It was 25 years ago this month that my husband and I learned that we might be expecting twins.
We had waited awhile. My grandmother had told a friend, unbeknownst to me, that she despaired of my ever having children; she thought I had chosen a legal career over motherhood. Had she mentioned her concerns to me, I could have allayed her fears and, I suppose, added a new one. I was waiting until I turned 29, waiting to be through with 28, the age my mother had been when she was killed in a car accident. Talk about magical thinking ~ but what I did not know was that virtually everyone who loses a young parent thinks of the parent's age at death as a significant milestone, one which the child must pass before beginning to think of her life as her own.
We were in Albuquerque, I was about to turn 29, and I tossed the birth control pills. A year and a half later, the ultrasound depicted two small amniotic sacs, one with a heartbeat. "Don't get your hopes up," the doctor warned. "Often what looks like a second baby dissolves and vanishes." But four weeks later: two strong little hearts. May: two tiny boys. Late August: frantic medical practice. How could twins be overdue? Sepember 1: Perfection times two.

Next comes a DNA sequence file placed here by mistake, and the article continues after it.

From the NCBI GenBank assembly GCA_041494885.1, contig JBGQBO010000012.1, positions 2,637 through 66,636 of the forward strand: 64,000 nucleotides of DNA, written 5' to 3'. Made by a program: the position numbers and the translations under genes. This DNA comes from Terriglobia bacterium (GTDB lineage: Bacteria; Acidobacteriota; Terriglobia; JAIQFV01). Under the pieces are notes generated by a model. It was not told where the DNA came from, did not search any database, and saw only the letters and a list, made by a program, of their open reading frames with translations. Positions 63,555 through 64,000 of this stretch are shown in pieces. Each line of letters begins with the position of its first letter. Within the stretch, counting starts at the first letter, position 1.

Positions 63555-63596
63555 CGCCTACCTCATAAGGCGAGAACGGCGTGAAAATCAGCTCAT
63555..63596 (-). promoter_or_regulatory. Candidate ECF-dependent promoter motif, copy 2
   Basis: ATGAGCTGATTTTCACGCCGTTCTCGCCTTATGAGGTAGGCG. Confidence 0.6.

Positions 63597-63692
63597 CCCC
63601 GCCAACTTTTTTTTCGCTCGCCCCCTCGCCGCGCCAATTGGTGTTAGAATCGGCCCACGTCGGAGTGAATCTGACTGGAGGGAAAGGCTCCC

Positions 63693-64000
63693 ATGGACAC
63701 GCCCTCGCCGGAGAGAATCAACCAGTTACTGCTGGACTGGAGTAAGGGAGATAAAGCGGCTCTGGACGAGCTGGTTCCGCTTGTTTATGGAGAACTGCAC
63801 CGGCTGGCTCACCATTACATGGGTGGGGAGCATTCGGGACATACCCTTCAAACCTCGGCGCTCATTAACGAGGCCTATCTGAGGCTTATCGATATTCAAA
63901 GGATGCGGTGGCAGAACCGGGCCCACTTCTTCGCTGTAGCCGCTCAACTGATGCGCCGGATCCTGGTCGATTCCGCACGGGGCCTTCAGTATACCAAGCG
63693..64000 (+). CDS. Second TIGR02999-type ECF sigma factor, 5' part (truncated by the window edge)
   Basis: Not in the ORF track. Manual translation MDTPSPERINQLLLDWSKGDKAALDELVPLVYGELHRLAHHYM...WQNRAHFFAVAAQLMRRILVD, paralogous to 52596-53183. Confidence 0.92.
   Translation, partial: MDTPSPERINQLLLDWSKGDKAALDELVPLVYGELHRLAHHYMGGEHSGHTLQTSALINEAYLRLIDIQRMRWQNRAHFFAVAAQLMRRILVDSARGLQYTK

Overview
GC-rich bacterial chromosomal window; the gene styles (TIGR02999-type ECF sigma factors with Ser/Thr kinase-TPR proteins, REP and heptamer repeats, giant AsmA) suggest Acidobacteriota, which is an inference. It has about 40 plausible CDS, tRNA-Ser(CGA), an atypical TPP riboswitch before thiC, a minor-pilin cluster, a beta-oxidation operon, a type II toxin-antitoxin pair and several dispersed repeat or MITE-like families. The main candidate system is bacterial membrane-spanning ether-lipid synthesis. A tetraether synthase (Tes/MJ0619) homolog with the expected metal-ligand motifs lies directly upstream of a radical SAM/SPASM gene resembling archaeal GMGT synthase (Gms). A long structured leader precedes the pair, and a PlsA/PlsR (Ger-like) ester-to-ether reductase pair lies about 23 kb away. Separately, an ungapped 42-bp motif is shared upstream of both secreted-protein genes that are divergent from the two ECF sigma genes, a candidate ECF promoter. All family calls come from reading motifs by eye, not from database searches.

We were so lucky. So grateful. I never stopped being grateful. So sad, for what my mother and I had both missed. So aware of the gift of joy. So happy that we went ahead and welcomed the Lovely Daughter (and would have gone for more had not both my pregnancies been so physically gruelling).
The years did not pass easily. Three children in three years. A husband and father who traveled abroad frequently. You can fill in between the lines. Each of the children with significant challenges of his or her own. Each of them growing into a distinct individual, often apart but always intertwined. Our family.
And now one of them is gone.
I do not understand how this can possibly be my life.
I want him back.